John Lackey, who fired seven shutout innings and struck out eight in the St. Louis Cardinals’ 4-0 victory over Milwaukee on Thursday afternoon at Busch Stadium, is unlike most pitchers manager Mike Matheny has been around.
“We knew he was a workhorse as far as being able to go out and eat up some innings,” Matheny said of the 36-year-old right-hander, who is 1-0 with a 2.77 ERA in two starts. “But just his preparation, his professionalism, how he goes about his work in between (starts) is something we’ve been able to witness first-hand. It’s right on track with everything Waino (Adam Wainwright) is doing. It’s been a very pleasant surprise.”
In terms of temperament and competitiveness, Matheny said Lackey most resembles Matt Morris, who pitched for the Cardinals from 1997 to 2005.
“I love the word ‘crusty,’” Matheny said. “I’ve heard that used on (Lackey) a couple of times. Yeah, that fits. He’s got an edge to him. We needed a bit of that. He just loves to compete and do his part. He wants the ball. It makes for some interesting conversations with him.
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“Matt Morris had a good bit of that, a little more antics, maybe, out there. Lackey’s a little more stoic. Matt wore his emotions on his sleeve. He and I would go round and round, and I think he took it out on me instead of the manager. Lackey, I think, prefers the manager. Somehow, I’m the target either way.”
Which doesn’t bother Matheny, a former catcher recognized as a tough guy.
“If it’s about us as a club, if it’s about wanting to compete, if it’s about trying to do your part, I’m all in on it,” Matheny said. “Now, when it crosses the line and becomes completely about them, we’ve got issues. But both (those guys) are competitors and both are guys that want the best for our club. Those are the people you want around here.”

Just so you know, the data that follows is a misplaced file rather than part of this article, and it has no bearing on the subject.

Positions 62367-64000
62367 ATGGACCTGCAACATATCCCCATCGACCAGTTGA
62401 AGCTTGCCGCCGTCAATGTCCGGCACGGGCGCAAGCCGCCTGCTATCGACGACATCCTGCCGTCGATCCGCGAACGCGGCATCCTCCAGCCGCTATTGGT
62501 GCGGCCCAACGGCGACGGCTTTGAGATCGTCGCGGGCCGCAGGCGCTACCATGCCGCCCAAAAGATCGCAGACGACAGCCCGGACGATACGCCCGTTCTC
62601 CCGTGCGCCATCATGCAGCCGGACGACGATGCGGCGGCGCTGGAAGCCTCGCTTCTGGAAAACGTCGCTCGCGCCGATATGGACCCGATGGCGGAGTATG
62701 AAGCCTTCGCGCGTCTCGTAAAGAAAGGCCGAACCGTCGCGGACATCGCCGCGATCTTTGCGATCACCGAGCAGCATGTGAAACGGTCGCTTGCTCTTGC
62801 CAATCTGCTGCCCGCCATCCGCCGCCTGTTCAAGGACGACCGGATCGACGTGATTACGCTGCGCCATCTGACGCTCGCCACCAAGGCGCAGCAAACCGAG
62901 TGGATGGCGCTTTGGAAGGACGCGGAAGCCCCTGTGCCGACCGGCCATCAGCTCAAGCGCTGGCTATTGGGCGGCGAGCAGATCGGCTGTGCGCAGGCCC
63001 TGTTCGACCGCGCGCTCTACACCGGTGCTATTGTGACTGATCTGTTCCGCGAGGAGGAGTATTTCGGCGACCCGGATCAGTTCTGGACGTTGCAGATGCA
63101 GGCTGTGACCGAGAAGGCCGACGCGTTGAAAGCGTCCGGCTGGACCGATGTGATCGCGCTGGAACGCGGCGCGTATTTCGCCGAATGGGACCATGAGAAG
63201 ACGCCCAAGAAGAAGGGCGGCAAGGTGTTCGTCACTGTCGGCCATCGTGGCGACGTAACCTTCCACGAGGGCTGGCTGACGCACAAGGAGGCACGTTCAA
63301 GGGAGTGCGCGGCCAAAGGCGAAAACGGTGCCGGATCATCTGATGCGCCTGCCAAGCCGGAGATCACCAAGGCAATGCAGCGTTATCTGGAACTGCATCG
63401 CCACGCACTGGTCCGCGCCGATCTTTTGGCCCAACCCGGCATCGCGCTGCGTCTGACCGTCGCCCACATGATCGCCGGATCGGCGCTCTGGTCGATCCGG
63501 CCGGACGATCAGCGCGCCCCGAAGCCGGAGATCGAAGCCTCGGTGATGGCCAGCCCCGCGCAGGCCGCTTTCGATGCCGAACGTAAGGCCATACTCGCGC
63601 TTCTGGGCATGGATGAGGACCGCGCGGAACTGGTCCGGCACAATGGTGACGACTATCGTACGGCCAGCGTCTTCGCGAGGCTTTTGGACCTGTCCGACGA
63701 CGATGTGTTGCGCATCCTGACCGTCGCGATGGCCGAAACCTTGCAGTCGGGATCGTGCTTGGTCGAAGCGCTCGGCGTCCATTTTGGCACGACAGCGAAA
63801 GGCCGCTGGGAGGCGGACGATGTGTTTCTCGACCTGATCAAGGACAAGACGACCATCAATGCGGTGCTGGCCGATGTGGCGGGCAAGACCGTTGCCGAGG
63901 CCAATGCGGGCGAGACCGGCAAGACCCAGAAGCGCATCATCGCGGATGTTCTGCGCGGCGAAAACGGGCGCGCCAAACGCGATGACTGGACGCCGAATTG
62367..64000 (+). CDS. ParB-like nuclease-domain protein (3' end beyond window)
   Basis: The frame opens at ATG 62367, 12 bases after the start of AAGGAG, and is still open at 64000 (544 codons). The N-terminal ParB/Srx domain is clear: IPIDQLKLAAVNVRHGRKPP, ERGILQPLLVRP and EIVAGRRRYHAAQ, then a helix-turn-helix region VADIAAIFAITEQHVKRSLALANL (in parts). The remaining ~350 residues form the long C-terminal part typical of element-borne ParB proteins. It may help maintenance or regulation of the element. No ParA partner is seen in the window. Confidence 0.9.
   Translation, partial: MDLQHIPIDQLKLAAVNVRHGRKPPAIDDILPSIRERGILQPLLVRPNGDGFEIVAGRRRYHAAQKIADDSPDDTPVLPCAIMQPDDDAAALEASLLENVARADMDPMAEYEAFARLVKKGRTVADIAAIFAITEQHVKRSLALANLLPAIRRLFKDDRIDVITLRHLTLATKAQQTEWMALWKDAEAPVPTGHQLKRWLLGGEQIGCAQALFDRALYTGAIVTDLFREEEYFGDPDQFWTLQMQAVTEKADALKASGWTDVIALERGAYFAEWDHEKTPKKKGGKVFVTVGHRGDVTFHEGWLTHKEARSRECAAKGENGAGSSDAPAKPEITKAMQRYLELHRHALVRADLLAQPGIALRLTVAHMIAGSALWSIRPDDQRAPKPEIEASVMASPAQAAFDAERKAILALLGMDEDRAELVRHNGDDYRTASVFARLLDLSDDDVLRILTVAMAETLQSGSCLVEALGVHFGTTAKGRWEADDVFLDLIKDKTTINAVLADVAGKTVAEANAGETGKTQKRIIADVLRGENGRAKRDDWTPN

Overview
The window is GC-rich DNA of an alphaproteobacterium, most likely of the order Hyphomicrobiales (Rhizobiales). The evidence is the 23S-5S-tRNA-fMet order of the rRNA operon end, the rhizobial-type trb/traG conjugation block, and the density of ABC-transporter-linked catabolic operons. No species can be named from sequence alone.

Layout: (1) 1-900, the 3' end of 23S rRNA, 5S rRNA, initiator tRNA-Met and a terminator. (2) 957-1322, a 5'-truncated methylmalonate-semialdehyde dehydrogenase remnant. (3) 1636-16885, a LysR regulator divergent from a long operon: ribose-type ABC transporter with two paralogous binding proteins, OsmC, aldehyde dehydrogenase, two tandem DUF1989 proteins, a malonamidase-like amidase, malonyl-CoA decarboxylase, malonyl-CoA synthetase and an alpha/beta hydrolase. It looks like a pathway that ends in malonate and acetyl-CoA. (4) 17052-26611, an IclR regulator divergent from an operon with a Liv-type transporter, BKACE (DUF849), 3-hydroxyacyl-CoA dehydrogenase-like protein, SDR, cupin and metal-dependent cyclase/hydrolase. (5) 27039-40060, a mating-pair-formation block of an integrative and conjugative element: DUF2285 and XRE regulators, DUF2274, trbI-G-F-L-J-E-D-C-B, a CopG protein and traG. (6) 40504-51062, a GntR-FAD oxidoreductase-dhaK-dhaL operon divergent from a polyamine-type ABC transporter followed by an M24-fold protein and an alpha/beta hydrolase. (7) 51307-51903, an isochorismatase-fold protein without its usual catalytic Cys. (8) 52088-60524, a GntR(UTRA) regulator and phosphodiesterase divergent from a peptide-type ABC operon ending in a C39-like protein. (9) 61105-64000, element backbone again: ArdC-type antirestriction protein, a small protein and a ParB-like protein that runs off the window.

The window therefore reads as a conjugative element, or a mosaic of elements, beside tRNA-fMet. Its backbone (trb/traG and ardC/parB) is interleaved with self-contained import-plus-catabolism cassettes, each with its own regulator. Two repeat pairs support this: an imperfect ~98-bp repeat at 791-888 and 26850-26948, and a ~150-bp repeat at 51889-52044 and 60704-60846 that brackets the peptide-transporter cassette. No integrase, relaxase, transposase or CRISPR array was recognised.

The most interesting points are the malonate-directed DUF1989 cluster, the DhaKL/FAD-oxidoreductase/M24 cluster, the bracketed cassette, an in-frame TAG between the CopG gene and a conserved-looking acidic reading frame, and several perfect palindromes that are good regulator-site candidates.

Lackey wasn’t sure what “crusty” meant and wasn’t certain he wanted to embrace the adjective until it was unofficially defined as “tough-minded.”
“If that’s what (Matheny) means, then yeah,” Lackey said, also accepting that a pitcher had to be getting along in age to be crusty. “I don’t think some of these 22-year-olds can be put in that category. I like to compete. I like to get after it a little bit. I consider myself a pretty nice guy four out of five days.”
Matheny remembered that he and Morris “bumped heads hard.”
“We would have some screaming matches right in the middle of the game on the mound, in front of 40,000 people,” he said. “In the same breath, when we were thinking right and we were going, it was fun. He knew how to manipulate the zone and was trusting what I was seeing, and I was trusting what he could do. That was enjoyable for a catcher.”
Left fielder Matt Holliday is batting .333 (10-for-30) with five RBIs and a .459 on-base percentage. His single in the sixth against Mike Fiers put the Cardinals ahead for good at 1-0.
All of Holliday’s hits have been singles, leading some to wonder where the power has gone. Matheny takes exception with Holliday’s critics.
“That’s the kind of stuff that’s frustrating for us because we’re just getting these guys in position to where they can hit the ball hard,” Matheny said. “It’s an easy statement to say this guy isn’t doing this or that, but what it comes down to is us winning games, and that has to happen by us driving runs in. We’ve got to get a big hit, and he’s in the middle of the order to do that, and he’s doing his job. The other stuff is going to happen. It just is.”